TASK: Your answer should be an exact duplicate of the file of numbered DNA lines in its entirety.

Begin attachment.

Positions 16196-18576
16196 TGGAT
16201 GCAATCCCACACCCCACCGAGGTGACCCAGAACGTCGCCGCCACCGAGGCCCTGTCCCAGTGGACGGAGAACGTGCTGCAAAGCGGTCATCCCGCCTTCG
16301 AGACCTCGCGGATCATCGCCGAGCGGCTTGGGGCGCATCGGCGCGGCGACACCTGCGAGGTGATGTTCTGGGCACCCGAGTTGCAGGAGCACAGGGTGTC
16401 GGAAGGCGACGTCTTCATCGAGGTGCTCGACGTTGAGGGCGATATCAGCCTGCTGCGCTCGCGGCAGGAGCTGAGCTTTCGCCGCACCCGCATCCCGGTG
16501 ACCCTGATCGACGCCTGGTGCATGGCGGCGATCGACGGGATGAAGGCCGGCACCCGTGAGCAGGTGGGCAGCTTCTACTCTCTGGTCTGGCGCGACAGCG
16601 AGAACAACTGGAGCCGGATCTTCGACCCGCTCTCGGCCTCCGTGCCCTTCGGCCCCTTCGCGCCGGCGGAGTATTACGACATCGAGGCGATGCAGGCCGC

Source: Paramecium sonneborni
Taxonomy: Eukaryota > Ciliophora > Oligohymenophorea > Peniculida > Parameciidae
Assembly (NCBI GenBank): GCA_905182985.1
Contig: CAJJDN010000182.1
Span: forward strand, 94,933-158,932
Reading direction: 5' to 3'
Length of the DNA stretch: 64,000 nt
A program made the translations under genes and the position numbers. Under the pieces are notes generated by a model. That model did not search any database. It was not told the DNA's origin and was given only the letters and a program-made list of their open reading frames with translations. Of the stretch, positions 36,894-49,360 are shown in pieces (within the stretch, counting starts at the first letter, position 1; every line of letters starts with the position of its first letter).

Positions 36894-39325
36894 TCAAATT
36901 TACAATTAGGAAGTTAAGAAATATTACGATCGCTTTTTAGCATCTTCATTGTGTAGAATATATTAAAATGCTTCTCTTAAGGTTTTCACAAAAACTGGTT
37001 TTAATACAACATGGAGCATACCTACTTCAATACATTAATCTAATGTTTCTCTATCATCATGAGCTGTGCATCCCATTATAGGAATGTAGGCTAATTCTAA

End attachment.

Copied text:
Positions 16196-18576
16196 TGGAT
16201 GCAATCCCACACCCCACCGAGGTGACCCAGAACGTCGCCGCCACCGAGGCCCTGTCCCAGTGGACGGAGAACGTGCTGCAAAGCGGTCATCCCGCCTTCG
16301 AGACCTCGCGGATCATCGCCGAGCGGCTTGGGGCGCATCGGCGCGGCGACACCTGCGAGGTGATGTTCTGGGCACCCGAGTTGCAGGAGCACAGGGTGTC
16401 GGAAGGCGACGTCTTCATCGAGGTGCTCGACGTTGAGGGCGATATCAGCCTGCTGCGCTCGCGGCAGGAGCTGAGCTTTCGCCGCACCCGCATCCCGGTG
16501 ACCCTGATCGACGCCTGGTGCATGGCGGCGATCGACGGGATGAAGGCCGGCACCCGTGAGCAGGTGGGCAGCTTCTACTCTCTGGTCTGGCGCGACAGCG
16601 AGAACAACTGGAGCCGGATCTTCGACCCGCTCTCGGCCTCCGTGCCCTTCGGCCCCTTCGCGCCGGCGGAGTATTACGACATCGAGGCGATGCAGGCCGC

Source: Paramecium sonneborni
Taxonomy: Eukaryota > Ciliophora > Oligohymenophorea > Peniculida > Parameciidae
Assembly (NCBI GenBank): GCA_905182985.1
Contig: CAJJDN010000182.1
Span: forward strand, 94,933-158,932
Reading direction: 5' to 3'
Length of the DNA stretch: 64,000 nt
A program made the translations under genes and the position numbers. Under the pieces are notes generated by a model. That model did not search any database. It was not told the DNA's origin and was given only the letters and a program-made list of their open reading frames with translations. Of the stretch, positions 36,894-49,360 are shown in pieces (within the stretch, counting starts at the first letter, position 1; every line of letters starts with the position of its first letter).

Positions 36894-39325
36894 TCAAATT
36901 TACAATTAGGAAGTTAAGAAATATTACGATCGCTTTTTAGCATCTTCATTGTGTAGAATATATTAAAATGCTTCTCTTAAGGTTTTCACAAAAACTGGTT
37001 TTAATACAACATGGAGCATACCTACTTCAATACATTAATCTAATGTTTCTCTATCATCATGAGCTGTGCATCCCATTATAGGAATGTAGGCTAATTCTAA